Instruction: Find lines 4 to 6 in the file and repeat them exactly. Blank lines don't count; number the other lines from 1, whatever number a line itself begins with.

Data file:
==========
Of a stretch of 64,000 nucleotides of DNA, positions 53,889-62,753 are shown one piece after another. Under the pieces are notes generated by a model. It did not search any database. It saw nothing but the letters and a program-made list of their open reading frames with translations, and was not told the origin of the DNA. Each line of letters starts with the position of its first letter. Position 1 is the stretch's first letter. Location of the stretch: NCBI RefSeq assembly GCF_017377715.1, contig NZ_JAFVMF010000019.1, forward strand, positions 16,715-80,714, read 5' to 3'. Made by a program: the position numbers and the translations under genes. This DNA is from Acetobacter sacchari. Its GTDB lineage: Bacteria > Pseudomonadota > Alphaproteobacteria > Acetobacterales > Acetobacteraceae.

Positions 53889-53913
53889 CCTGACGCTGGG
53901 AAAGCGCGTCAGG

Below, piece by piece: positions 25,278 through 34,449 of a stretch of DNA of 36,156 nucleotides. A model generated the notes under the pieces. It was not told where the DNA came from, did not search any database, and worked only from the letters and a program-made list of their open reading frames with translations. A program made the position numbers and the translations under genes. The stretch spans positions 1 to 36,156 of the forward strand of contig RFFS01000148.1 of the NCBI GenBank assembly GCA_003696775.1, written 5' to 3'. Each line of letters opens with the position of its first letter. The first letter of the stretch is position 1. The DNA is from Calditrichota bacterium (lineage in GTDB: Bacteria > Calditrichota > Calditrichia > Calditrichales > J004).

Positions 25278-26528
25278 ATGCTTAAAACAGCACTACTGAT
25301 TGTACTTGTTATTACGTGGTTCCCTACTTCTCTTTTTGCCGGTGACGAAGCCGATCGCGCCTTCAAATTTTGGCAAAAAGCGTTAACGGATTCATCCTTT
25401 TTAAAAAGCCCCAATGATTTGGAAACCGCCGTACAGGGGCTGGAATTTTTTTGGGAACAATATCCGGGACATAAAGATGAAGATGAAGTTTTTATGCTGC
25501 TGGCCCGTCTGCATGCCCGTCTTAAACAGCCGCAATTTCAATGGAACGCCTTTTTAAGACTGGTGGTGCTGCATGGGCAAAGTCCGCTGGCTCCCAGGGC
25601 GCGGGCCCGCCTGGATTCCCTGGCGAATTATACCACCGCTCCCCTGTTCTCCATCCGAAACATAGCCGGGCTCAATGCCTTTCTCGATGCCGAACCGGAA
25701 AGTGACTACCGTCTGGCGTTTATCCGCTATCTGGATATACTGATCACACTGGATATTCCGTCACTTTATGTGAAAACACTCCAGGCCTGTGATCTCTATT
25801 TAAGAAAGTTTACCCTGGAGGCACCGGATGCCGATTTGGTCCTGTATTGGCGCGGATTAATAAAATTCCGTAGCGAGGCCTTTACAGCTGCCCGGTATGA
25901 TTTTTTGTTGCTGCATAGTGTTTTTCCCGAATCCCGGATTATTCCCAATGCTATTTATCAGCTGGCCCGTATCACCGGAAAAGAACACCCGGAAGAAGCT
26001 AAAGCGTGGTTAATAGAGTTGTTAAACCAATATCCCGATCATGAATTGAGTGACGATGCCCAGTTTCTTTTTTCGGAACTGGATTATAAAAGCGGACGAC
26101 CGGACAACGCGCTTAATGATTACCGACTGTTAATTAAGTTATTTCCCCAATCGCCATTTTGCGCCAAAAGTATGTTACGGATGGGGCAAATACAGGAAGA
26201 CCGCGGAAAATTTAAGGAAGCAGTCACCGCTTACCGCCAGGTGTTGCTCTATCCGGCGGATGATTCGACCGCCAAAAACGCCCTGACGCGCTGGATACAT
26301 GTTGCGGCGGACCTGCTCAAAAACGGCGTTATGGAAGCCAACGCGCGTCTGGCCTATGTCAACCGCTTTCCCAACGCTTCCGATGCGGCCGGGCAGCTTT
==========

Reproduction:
53901 AAAGCGCGTCAGG

Below, piece by piece: positions 25,278 through 34,449 of a stretch of DNA of 36,156 nucleotides. A model generated the notes under the pieces. It was not told where the DNA came from, did not search any database, and worked only from the letters and a program-made list of their open reading frames with translations. A program made the position numbers and the translations under genes. The stretch spans positions 1 to 36,156 of the forward strand of contig RFFS01000148.1 of the NCBI GenBank assembly GCA_003696775.1, written 5' to 3'. Each line of letters opens with the position of its first letter. The first letter of the stretch is position 1. The DNA is from Calditrichota bacterium (lineage in GTDB: Bacteria > Calditrichota > Calditrichia > Calditrichales > J004).

Positions 25278-26528